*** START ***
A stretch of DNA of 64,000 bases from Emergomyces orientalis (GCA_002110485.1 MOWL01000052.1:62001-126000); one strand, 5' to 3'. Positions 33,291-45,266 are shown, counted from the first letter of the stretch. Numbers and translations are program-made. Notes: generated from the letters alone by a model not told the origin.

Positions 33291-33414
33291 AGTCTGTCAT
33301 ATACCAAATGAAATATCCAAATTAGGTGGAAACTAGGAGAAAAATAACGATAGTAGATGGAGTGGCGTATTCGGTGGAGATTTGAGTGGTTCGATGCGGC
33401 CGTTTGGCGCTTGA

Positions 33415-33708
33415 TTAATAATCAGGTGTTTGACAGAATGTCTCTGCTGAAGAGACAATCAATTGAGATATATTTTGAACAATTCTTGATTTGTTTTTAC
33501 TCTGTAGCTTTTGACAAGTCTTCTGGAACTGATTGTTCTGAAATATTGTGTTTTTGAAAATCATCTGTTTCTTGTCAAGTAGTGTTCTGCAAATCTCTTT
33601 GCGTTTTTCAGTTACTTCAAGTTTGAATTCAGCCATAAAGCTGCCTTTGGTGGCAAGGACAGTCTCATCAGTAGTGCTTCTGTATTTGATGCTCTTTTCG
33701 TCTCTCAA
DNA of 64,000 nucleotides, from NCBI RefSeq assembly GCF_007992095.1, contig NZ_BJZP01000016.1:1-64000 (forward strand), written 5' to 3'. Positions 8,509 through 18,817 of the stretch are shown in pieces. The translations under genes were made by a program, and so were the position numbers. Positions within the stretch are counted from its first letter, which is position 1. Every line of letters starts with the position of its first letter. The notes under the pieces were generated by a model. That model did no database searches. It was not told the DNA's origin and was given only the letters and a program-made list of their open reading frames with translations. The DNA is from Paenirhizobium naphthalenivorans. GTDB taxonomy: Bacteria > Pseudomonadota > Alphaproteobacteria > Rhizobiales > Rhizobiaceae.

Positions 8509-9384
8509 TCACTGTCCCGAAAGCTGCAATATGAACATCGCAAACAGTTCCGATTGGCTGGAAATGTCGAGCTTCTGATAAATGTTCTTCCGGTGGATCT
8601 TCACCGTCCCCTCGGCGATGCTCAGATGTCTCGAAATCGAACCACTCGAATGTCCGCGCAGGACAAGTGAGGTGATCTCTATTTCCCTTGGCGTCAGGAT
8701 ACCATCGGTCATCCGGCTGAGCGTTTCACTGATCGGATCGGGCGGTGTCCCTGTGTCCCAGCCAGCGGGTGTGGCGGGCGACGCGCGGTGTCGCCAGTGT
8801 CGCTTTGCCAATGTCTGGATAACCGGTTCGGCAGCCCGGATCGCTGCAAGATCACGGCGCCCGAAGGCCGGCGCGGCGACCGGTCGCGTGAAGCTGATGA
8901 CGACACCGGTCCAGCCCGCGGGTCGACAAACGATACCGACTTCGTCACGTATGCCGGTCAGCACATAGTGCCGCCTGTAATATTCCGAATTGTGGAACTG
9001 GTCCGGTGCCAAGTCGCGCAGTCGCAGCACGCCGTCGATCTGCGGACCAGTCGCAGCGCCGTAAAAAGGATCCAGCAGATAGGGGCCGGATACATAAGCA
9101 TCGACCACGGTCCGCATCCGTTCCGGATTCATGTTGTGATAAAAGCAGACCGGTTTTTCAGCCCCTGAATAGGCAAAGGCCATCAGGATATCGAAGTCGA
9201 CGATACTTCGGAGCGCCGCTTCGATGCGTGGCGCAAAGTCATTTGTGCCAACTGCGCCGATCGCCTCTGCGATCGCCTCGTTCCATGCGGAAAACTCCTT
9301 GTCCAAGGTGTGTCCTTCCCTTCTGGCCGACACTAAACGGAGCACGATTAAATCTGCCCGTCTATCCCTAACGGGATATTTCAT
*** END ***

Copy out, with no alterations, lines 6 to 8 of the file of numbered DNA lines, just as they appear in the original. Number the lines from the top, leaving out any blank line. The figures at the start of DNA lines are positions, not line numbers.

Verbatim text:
Positions 33415-33708
33415 TTAATAATCAGGTGTTTGACAGAATGTCTCTGCTGAAGAGACAATCAATTGAGATATATTTTGAACAATTCTTGATTTGTTTTTAC
33501 TCTGTAGCTTTTGACAAGTCTTCTGGAACTGATTGTTCTGAAATATTGTGTTTTTGAAAATCATCTGTTTCTTGTCAAGTAGTGTTCTGCAAATCTCTTT